Cellist wins scholarship competition

Photos Courtesy of Nicholas Todorov | Carolina Roy has been playing the cello since she was in sixth grade. During the music school's scholarship competition, she performed a song she's performed four years prior.

Isabella Abbott | Features Editor

The odds seemed like they were stacked against junior cellist and music education major Carolina Roy. She had to play a live performance for 10 minutes from memory, without looking at her music. An $8,000 scholarship was on the line, and she was picked to play last. But, for Roy, she treated it as an advantage that helped her win.

Roy won the Mary Pappert School of Music’s 2024 Women’s Advisory Board Scholarship Competition on Feb. 20. This award is given to one junior or senior student each year in the music school who maintains a GPA of 3.5 or higher and is nominated by the music school faculty to compete.

The six other students who competed this year included trumpet player Ty Lewis, pianist Zane Wooddell, bassoon player Walter Vinoski, vocalist Collin McCormick and clarinet player Kyle Chauvette.

On top of her spot as last player of the competition, Roy was the only strings player, and she was nervous.

“I was sitting there for about an hour watching everyone play,” Roy said. “When someone tells you you’re competing for $8,000, you kind of get a little freaked out. It’s one thing if it’s just a performance, but when they wave the money in your face, I cannot say I was super confident.”

For the competition, Roy picked a piece she played years before as a junior in high school, “Kol Nidrei” by Max Bruch. Knowing she played it for another important competition that she won four years ago, she decided to “try it again.”

“I think it came down to just picking the right piece, I know my strengths lie in a more romantic style of music, feeling the music and putting emotion into it rather than super technical passages,” Roy said.

The emotion was there — Roy had a special bond with this piece and her late grandfather. She said they had planned to go see Kol Nidrei in a service at a synagogue before he was diagnosed with stage 4 colon cancer in December 2019. Her concert in February 2020 was one of the only things he said he wanted to see before he died. He made it to the concert but ended up in hospice a short time later, where she played for him there and later at his funeral service.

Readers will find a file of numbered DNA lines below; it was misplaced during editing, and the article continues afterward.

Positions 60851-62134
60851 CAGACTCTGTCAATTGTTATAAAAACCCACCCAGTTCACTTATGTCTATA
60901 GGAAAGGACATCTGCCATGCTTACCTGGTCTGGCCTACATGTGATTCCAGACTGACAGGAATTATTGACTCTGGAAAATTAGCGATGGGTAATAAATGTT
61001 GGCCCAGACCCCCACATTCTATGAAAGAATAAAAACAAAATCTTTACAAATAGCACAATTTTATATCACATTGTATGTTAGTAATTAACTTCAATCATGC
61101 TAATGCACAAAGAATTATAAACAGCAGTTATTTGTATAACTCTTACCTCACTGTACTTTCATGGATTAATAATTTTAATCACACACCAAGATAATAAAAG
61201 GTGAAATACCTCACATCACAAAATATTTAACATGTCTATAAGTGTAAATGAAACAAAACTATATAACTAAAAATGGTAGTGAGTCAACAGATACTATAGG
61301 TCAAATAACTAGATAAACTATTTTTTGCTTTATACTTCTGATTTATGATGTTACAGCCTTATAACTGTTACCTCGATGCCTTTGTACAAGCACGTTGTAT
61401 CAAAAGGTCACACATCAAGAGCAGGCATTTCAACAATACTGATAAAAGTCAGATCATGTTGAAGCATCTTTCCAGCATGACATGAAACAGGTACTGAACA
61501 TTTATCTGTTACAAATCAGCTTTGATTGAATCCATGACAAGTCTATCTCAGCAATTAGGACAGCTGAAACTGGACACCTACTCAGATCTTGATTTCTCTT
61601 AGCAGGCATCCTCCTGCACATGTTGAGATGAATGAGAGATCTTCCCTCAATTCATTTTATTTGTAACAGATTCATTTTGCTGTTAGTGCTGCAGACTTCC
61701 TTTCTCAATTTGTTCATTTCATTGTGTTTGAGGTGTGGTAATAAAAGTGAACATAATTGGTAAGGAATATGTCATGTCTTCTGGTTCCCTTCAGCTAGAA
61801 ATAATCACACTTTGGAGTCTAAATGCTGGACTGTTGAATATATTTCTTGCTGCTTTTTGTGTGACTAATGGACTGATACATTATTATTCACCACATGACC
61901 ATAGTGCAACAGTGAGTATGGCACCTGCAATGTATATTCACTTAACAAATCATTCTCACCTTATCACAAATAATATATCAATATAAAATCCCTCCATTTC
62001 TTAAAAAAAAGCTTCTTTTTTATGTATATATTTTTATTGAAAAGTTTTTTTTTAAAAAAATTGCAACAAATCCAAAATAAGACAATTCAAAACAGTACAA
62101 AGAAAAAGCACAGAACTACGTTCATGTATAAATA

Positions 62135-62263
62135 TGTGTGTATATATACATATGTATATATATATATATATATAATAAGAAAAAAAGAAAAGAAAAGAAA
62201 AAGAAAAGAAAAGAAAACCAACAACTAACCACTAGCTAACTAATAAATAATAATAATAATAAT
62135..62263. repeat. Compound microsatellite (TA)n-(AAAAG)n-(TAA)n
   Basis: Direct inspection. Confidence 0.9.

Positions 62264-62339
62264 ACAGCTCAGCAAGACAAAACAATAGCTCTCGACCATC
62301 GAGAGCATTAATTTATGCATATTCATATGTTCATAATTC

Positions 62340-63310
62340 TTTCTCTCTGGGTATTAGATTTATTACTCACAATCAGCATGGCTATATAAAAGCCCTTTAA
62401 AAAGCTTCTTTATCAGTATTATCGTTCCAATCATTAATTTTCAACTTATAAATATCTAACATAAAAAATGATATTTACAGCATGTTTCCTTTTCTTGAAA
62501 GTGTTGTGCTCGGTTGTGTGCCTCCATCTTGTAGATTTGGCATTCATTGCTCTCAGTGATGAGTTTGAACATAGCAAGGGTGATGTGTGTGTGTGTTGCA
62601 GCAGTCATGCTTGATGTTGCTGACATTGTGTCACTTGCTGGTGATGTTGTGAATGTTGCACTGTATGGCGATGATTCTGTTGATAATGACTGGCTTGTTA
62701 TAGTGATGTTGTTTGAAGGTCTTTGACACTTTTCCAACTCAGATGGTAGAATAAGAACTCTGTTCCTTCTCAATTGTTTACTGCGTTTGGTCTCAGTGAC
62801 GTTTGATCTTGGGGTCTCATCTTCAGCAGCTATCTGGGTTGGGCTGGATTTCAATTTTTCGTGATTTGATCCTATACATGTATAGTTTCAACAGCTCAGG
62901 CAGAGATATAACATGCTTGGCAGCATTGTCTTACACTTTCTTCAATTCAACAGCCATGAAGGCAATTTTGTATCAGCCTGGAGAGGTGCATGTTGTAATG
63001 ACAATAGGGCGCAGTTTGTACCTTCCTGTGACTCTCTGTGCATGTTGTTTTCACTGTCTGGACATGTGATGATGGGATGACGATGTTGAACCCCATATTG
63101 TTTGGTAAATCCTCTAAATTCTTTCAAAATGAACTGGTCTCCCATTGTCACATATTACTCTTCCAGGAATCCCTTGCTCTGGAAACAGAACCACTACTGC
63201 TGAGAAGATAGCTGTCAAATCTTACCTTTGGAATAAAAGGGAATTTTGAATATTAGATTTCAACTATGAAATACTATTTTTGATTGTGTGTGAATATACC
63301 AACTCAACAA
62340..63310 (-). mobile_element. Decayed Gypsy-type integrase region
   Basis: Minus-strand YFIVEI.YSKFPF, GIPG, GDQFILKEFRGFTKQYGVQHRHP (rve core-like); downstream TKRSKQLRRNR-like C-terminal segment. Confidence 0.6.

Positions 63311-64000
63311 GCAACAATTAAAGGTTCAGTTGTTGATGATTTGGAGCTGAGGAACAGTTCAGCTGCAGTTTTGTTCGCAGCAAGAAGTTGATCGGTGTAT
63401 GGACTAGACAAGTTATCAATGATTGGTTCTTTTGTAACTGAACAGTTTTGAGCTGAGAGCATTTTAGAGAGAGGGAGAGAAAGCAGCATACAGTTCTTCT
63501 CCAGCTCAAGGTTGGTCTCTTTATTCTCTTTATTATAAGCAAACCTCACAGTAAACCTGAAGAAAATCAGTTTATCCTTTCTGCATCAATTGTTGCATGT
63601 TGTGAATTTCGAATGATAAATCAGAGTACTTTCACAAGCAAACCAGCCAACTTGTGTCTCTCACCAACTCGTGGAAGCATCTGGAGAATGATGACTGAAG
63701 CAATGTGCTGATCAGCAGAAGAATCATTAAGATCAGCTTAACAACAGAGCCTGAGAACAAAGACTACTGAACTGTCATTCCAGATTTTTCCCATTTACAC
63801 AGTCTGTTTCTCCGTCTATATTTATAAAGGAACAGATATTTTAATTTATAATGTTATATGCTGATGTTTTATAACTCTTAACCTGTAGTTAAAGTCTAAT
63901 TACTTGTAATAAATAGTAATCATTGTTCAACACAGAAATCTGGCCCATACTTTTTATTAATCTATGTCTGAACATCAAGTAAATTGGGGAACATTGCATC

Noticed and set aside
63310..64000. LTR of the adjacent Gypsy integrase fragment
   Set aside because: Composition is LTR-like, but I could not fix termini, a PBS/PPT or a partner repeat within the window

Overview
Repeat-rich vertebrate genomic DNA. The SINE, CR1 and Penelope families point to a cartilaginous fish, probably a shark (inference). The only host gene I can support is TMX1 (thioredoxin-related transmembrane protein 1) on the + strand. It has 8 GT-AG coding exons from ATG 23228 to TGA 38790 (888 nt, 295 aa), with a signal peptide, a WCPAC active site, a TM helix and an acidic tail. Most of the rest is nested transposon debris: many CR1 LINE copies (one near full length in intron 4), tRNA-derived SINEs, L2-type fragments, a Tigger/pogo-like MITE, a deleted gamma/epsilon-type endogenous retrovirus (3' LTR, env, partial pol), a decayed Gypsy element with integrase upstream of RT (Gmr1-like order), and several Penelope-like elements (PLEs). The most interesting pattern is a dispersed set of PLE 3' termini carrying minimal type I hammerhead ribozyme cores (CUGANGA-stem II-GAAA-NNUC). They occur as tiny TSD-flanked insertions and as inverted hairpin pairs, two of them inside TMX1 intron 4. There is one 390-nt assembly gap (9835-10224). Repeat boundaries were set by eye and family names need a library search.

“He was actually one of my biggest supporters in my musical career and even inspired me to play cello by getting me a tiny toy violin when I was a child,” Roy said. “He always came to all of my concerts and showed so much interest in my music.”

Her professor and Grammy Award-winning Pittsburgh Symphony Orchestra cellist Adam Liu was the one who chose her to compete in the scholarship competition. He said she’s “very passionate” when she is on stage.

“She’s very accurate and plays with precision,” Liu said. “As a strings player, if your finger is just slightly a hair toward the wrong way, the pitch suffers, that’s why she’s accurate, she truly holds her ground.”

Liu also said she’s a “warm and open person” and that she shows this while she plays.

“Oftentimes in our profession, you can tell the performer’s personality from the stage, sometimes you don’t even know them, but you listen to them play, and you sort of get a good educated guess on what they are like,” Liu said. “Carolina, the way she’s playing cello, I described her as a passionate and accurate player, and she’s like that in life too.”

Roy isn’t the only cellist who has won the competition recently; another one of Liu’s students, Alyssa Baljunas, won last year.

Roy’s roommate and upright bass player, Anna Gartland, said she’s “very orderly.”

“She’s very serious about her work but pretty artsy as well,” Gartland said.

Though they haven’t played together except for the Duquesne Symphony Orchestra, Gartland said she “likes to play as much as she can.”

“She’s probably one of the top strings players in the program, she’s really good,” Gartland said. “And she always gets glowing reviews every time she plays in front of people.”

Those good reviews paid off, and she was announced as the winner shortly after she finished her piece. She said they caught her off guard when they announced her name minutes after she performed.

“I only played maybe 10 minutes before that, whereas everyone else had at least 20 minutes to calm down,” Roy said.

Although students have to be nominated for the award and must have a 3.5 GPA, Roy said they were told to use a song that personally resonates with them.

“‘Pick a piece that you feel connected with,’ the judges said to me. What made it clear to them who they wanted to pick was the fact that I brought them on a journey with me with this piece,” Roy said.